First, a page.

By Noah Hubbell
By Leslie Simon
By Brad Lopez
By Tom Murphy
By Noah Hubbell
By Inkoo Kang
By Dave Herrerra
By Josiah M. Hesse
More than thirty years ago, when he discovered the traditional route to success in America was more like a dead end, U. Utah Phillips set out on new path. With a guitar in his hand and a batch of folk songs and stories in his head, he carved himself a nomadic, Woody Guthrie-style existence. Today, countless songs and miles later, the 65-year-old "Golden Voice of the Southwest" is still stirring audiences with musical portraits of hobos, trains, cowboys, unions and America's working men and women. And while a nagging heart condition has slowed him down considerably from his days of playing one-hundred-plus shows per year, he continues to bear witness to the unheralded Americans that first inspired him. He's still as fiery as ever, a rabble-rouser who preaches self-reliance with the same vigor he first displayed four decades ago.
"You've got to own what you do," Phillips says from his home in Nevada City, California, "rather than work and let somebody else make the profit off of it. And you've got to fight in this culture to hang on to your own soul, to hang on to your own creativity. Once I got into this folk music world and understood what I could do and that it belonged to me, I looked back on my years of employment with absolute horror. It was bondage, wage slavery. Sure, if somebody else is making the rules every day, it's a little bit easier, and you can turn your mind off. But none of my parts -- my intellect, my curiosity -- was being served by that experience. When I got out in the world as a free man, I found that all of my parts were being used."
Phillips delivers these steadfast sentiments in a measured, aged-in-wood voice that calls to mind a less-sentimental Garrison Keillor with a chip on his shoulder. He's the granddad that a punk kid dreams of having, equal parts senior savant, Seinfeld and Joe Strummer. And he peppers his anecdotes from the past with ample details -- everything from the street addresses of flophouses where he once bunked to the shantytown handles of fellow vagabonds, recalling guys with names like "Fry Pan Jack." These characters and places have been the fodder for Phillips's itinerant musical output; his is a gritty collection of odes far removed from the flowers-in-your-hair sound associated with "folk" music. In Phillips's pulp-folk songs and stories, men freeze to death on the plains, and bosses get whacked by their underlings. Drinking denizens find little salvation; they seek relief in the world of booze, prostitutes and flipping off to the establishment. Puff the Magic Dragon wouldn't stand a chance in Phillips's world, unless he could command a train or packed a blade and knew how to use it.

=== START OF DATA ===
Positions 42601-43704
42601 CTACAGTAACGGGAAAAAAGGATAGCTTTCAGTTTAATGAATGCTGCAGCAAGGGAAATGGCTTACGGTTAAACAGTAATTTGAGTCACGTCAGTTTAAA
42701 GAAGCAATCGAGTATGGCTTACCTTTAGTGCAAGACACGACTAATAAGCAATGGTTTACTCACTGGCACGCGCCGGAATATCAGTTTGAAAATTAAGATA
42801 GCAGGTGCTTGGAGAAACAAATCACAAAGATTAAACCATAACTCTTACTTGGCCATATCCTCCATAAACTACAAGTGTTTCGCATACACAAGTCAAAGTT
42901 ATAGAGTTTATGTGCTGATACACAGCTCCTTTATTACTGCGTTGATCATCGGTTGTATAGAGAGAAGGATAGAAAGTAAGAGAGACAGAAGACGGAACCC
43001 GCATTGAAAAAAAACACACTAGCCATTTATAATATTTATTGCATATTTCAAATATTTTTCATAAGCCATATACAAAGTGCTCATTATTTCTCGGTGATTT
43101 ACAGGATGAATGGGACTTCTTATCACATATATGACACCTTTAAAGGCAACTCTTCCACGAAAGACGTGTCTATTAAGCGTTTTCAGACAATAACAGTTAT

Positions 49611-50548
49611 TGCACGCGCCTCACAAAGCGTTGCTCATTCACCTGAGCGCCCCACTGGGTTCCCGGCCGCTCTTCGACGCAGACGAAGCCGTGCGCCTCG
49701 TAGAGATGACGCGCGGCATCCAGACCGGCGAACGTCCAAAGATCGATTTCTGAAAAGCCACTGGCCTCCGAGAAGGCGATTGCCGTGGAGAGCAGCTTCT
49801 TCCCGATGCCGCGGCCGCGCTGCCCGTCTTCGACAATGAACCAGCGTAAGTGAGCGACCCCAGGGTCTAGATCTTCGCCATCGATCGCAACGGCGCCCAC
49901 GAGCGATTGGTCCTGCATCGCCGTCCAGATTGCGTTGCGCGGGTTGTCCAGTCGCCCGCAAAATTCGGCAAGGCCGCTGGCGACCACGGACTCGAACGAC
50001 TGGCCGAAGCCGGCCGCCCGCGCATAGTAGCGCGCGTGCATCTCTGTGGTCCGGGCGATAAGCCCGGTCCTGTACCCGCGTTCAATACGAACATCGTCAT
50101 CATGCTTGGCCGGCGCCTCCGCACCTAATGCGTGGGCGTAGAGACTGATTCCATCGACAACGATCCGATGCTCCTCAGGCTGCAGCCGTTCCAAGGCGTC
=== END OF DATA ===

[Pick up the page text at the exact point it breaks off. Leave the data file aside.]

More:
These days, Phillips's resolute focus on such underbelly characters is earning him newfound popularity among a fresh crowd. Two of his most recent discs, The Past Didn't Go Anywhere and Fellow Workers, are seemingly unlikely collaborations with Ani DiFranco, who discovered Phillips through the pair's mutual agent. Released on her Righteous Babe Records label, The Past (released in 1996) was a collection of Phillips monologues set to DiFranco's music. On 1999's Fellow Workers, DiFranco and her band backed Phillips on a live recording in New Orleans's famed Kingsway studio. Both recordings have put Phillips's time-tested, union-friendly music in the ears of a much younger working class, which is now seeking out his older acoustic work. ("I would trust her with anything I do," he says of his younger collaborator. "She has the most powerful intellect that I've ever encountered.") A number of Phillips's recordings from the '60s and '70s are being re-issued on CD; his syndicated radio program, "Loafer's Glory: Hobo Jungle of the Mind," is now appearing on a handful of public radio stations around the U.S., including Boulder's KGNU FM, which airs it on Saturdays at noon. He was also recently awarded a Lifetime Achievement Award by the Folk Alliance.
Among his new pierced and tattooed audience, Phillips is enjoying a reputation as a revered protest singer, but it's a classification he's quick to refute: "Oh, no. I'm not a protest singer," he notes. "I'm much more insidious than that. I'm a folk singer and storyteller. I want to get together in a room full of people, get them comfortable with each other and laughing together. I want to sing about cowboys, kids, mining, railroads and tramping freight trains. And then, amongst all of that, I'm going to weave a thread of our 'red' music," he schemes. "I'll never say, 'Here's what I believe and here's what's wrong.' That's a lethal thing to do, [but] it's also abusive to an audience."
With his soft-sell approach, Phillips shows Americans a glimpse of something that looks oddly familiar to them. "Our labor music," he says, "is folk music that we've been denied in school and in mass media. All I'm doing is giving people back the music that they already own. They just don't know it."
According to Phillips, the newfound popularity of his labor themes is proof that the struggle of the worker is a timeless topic -- one that resonates in both boom and bust times. "I've crawled across the belly of this country enough, at fairly low levels, to know that there is an enormous working class," he says. "Most of the decisions that we make in our lives are governed by non-elected people representing non-democratic, capitalistic organizations. Our only defense against that is a militant, well-organized working class standing in solidarity."